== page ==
Typical shmups ask a player to (albeit in simplified form) pilot an aircraft. They present wars of impossible odds, in which a skilled individual defends, well, something. This kind of really obvious framing is something I might take for granted, though because it’s a strong tradition, it has an especially clear expressive goal. I hesitate to call it a power fantasy because most shmups really do have impossible odds. This framing may be alarmist and reactionary, but they are, at least, coherent within their expressed intent, by expressing near impossibility with extreme difficulty.
rRootage doesn’t have any sort of straightforward thematic framing device while remaining clear and communicative. You pilot a pixel surrounded by wireframes that fires a giant laser at a shape-like assemblence that emits a collage of shapes. It’s quite beautiful actually, makes me want to be writing about that instead (maybe in the coming weeks…). Without representative graphics drawing connections to real life counterparts, I feel a hyperfocus on the play loop. I think about what the gliding movement feels like to me, I think about the lines I have access to, I’m focused on the peaks & valleys of stress and emotion a shmup incites in me.
I played an abstract version of an idle game, Shape Tycoon. I was surprised that a nonliteral approach was taken with a genre in which its fantasy feels important and self-evident. When I think of the typical autoclicker game, I think of something like Adventure Capitalist, where they hyperfocus on the money making aesthetic. Typical, literalist game design, that cuts straight to the point of an assumed fantasy. Checkbox game design, in other words. The modern videogame landscape usually starts with, “what does our audience want?” instead of “what kind of game do we want to make?”
Idle games accelerate the dripfeed of the common energy-strategy game into a always running constant torrent of sentient numbers. I played Cookie Clicker when it was viral just to get the damn numbers up, just to see them accelerate, balloon into incomprehensible hugeness. I’d leave the game on when I’d go to school and come back to click on a bunch of things like a clicker pinata. There’s a toy-like satisfaction in how the systems come together in a syncopated way to, well, generate huge amounts of capital. The game’s cartoonish absurdity points to a self-awareness that changes into a giant non-sequitur once eldritch grandmas or whatever come into play, which cuts down on the inherent dissonance of exploiting others for gain. But generating capital is the intrinsic motivator. I think part of the trick is being staggered by a speed and amount of increasing numbers that isn’t conceivably possible and is therefore useless, however, my desire for those useless number stays relatively constant.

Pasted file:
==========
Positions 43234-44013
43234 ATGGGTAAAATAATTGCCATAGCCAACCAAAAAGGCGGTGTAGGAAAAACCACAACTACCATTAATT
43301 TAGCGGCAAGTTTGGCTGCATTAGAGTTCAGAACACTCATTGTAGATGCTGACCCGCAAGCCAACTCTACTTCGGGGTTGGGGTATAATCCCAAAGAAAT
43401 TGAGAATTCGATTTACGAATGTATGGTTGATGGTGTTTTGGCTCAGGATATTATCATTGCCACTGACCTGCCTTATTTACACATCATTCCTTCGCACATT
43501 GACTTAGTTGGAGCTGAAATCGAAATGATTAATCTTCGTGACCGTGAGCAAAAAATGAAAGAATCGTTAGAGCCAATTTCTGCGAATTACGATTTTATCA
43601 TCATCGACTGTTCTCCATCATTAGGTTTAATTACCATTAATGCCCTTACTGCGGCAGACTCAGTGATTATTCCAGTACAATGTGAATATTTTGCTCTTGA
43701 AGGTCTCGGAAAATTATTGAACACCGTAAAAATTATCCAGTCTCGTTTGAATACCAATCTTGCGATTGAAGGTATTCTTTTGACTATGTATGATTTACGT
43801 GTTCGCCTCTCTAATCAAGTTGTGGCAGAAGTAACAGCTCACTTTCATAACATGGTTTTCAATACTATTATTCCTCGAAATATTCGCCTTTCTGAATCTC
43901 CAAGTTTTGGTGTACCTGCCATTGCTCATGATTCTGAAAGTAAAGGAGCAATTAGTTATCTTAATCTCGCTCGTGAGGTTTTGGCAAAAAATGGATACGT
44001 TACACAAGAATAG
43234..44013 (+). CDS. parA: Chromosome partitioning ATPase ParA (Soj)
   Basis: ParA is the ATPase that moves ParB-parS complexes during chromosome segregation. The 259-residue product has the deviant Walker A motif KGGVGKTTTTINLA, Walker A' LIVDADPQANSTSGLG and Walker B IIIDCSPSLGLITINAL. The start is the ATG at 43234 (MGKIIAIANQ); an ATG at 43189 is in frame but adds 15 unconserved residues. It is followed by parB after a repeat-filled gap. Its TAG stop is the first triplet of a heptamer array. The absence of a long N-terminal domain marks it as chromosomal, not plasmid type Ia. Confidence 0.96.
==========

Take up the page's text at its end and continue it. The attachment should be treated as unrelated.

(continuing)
Shape Tycoon is to idle games like rRootage is to shooters. Stripping representative graphics in a game style, minimizing being into shapes and their shapes only, is a basic conception of minimalist game design. It allows a player to mediate on what exactly they do draw out of the game’s core. Simplification cuts down on the noise, it cuts down on direct connections. This is sort of like artistic minimalism, functioning in mostly the same way. Looking at this Ellsworth is a raw arrestment with colors that fill, but through it, one also reexamines their relationship to direct and core things. I think about what that shade of green feels like, I think about what it means to me, I think about what I’m going to be because of it.
Nothing in Shape Tycoon resembles life. I can pick three simple shapes to display and upgrade them in unclear ways. These shapes bounce around and attract straw-like beings to bob about. The more straws show up, the more money is earned, which can only be funneled back into upgrades. This is a strange ambiguity, though. No correlation seems stable. The bite of capital is removed, turned painless, even into a joke. I’m earning useless money to continue to do some kind of thing that entertains denizens I don’t recognize.
It’s also boring. A minimalist idle game hyperfocuses on the simplicity of numbers increasing for the sake of it. Since Shape Tycoon requires the player to shift between their shapes, each with their own upgrades, it can’t be totally left alone. It barely exists on its own, needing to be poked and prodded every minute, and there’s no reasoning for it. I don’t know why the shapes drain out their energy. There being no motivation, no framing, no reward for my actions is borderline irritating.
The slight blue matting a pitch black, soothing, smooth wireframe designs. Shape Tycoon’s aesthetic can’t actively piss a person off. It reminds me of those visualizer applications that matched your music, the kind that used to be the most exciting part of music software. As more and more straw people come in, the screen gets more zoomed out, and they just pile one on top of eachother. They start to come together, making bending, moving, waving rainbow-like shape, maybe representing a change into collective rather than a collection of individuals.
Maybe this kind of minimalist game design, the kind that cuts through the violent power fantasies, that turns away from pedestaling things I feel like I need in life, is strong satire. The capitalistic violence and systematic obfuscation innate to an idle game becomes inert. Robbed of both power and desire, I instead think about my relationship to this strange little thing I have to poke and prod to keep alive. And it is like keeping a thing alive, because it decays, it can’t have too many objects on screen. At a certain point, when there’s a mass of people, when they’re united in making a new kind of whole, the game stops working. Even if unintentionally so, I think it’s the only idle game that ends. Almost like it’s saying this behavior is not sustainable.
shape tycoon can be played online
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